Yesterday I posted some good news on the higher education front: The just-released Times Higher Education (THE) 2013 World Reputation Rankings show that no country can match the United States when it comes to great research universities. We are number one by a country mile. Today, however, brings some bad news: the State Higher Education Executive Officers Association released a report showing that America’s public universities face stiff challenges in staying on top of the global higher education pile. Read more »

U.S. Universities Dominate Reputation Rankings

by James M. Lindsay
Harvard University t-shirts on display in Harvard Square in Cambridge (Jessica Rinaldi/ Courtesy Reuters). Harvard University t-shirts on display in Harvard Square in Cambridge (Jessica Rinaldi/ Courtesy Reuters).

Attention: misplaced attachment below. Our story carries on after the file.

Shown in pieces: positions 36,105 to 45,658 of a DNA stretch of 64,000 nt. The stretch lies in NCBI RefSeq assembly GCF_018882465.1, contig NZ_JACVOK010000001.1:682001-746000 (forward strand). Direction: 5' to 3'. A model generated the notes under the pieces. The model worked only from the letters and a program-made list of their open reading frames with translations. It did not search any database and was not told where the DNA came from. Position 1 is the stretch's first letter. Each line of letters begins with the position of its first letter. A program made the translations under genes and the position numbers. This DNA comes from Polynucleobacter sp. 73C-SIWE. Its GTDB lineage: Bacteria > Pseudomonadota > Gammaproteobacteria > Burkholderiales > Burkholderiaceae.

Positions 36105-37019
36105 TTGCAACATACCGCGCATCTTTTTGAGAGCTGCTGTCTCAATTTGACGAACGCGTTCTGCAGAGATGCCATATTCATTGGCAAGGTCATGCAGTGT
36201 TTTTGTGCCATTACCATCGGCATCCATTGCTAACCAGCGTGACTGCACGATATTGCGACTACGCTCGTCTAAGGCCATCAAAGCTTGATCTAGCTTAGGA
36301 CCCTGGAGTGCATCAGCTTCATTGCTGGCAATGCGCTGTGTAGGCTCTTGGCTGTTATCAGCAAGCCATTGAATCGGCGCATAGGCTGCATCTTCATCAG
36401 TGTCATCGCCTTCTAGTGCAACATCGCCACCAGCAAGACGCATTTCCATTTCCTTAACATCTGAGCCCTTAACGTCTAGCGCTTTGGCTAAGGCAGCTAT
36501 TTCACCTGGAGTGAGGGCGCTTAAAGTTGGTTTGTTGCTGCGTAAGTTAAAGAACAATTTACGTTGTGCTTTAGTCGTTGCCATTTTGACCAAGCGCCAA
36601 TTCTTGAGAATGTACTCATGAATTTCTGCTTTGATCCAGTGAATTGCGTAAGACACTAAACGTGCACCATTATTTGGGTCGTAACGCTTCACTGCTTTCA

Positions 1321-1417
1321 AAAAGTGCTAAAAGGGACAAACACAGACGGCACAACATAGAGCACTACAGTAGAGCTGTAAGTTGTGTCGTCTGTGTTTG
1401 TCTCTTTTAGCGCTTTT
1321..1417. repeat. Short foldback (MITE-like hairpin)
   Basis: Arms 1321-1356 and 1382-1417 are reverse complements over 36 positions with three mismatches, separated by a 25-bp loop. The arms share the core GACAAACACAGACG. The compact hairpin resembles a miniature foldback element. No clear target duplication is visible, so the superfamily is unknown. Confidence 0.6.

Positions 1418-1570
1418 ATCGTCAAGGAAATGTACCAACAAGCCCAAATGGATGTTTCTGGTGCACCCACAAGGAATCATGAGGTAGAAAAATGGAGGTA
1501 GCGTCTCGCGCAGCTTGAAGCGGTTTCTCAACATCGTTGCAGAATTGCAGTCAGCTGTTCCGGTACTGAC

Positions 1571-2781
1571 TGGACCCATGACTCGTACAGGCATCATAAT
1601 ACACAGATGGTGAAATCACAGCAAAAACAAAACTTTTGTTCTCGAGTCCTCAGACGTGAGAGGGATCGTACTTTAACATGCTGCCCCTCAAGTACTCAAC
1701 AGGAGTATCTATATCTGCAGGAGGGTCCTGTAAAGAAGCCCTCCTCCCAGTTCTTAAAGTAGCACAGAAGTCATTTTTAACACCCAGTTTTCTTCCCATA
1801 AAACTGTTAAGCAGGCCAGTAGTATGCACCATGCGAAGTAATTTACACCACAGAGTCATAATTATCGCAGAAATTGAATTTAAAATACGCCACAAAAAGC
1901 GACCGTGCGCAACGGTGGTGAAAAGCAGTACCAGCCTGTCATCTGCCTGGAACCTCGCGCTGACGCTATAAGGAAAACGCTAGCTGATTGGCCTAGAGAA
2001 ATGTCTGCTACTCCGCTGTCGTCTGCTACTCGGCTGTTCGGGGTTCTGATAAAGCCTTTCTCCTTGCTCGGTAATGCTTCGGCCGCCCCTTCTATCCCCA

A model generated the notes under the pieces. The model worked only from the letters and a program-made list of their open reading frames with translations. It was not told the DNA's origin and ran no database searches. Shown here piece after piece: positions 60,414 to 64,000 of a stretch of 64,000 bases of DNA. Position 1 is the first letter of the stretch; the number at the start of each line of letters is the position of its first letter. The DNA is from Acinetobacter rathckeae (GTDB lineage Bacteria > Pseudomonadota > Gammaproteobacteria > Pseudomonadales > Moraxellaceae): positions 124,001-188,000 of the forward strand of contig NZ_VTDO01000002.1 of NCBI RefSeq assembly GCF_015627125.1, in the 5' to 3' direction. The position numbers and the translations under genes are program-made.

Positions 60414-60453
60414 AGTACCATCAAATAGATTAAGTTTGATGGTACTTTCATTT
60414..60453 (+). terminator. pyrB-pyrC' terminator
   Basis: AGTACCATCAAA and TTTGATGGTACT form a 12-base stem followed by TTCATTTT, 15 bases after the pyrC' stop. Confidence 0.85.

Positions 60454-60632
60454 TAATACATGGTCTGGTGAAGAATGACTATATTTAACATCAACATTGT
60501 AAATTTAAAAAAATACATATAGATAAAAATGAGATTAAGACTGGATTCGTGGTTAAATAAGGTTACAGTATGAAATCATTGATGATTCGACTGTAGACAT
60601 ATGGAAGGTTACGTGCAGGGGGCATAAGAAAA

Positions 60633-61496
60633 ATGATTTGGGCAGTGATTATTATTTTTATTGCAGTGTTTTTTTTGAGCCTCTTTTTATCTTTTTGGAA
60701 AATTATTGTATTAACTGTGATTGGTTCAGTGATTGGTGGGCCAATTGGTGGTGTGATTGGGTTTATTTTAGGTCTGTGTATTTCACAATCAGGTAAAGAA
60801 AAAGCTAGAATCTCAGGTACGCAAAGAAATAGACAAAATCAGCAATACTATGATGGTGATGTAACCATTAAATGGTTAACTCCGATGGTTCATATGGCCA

The latest rankings are out! No, not the ones claiming that Gonzaga has the best men’s basketball team in the land. Rather, the Times Higher Education (THE) 2013 World Reputation Rankings for colleges and universities. They came out this week. As was the case with the THE World University Rankings that came out last October, the reputational rankings make it clear that when it comes to post-secondary education, “America rocks!” Read more »

U.S. Universities Dominate World Rankings, For Now

by James M. Lindsay
A UCLA student attends a graduation ceremony. (Jonathan Alcorn/ courtesy Reuters) A UCLA student attends a graduation ceremony. (Jonathan Alcorn/ courtesy Reuters)

The new college rankings are out. No, not the rankings for football prowess (though they are out too). The Times Higher Education World University Rankings. They debuted last week, and American higher education has reason to chant, “We’re Number One!” The question, though, is for how long? Read more »

Is the Soaring Cost of College a Problem?

by James M. Lindsay
College-Tuition-20120514 Political science major Paul Fabsik wears a price tag hanging from his mortarboard. (Brian Snyder/courtesy Reuters)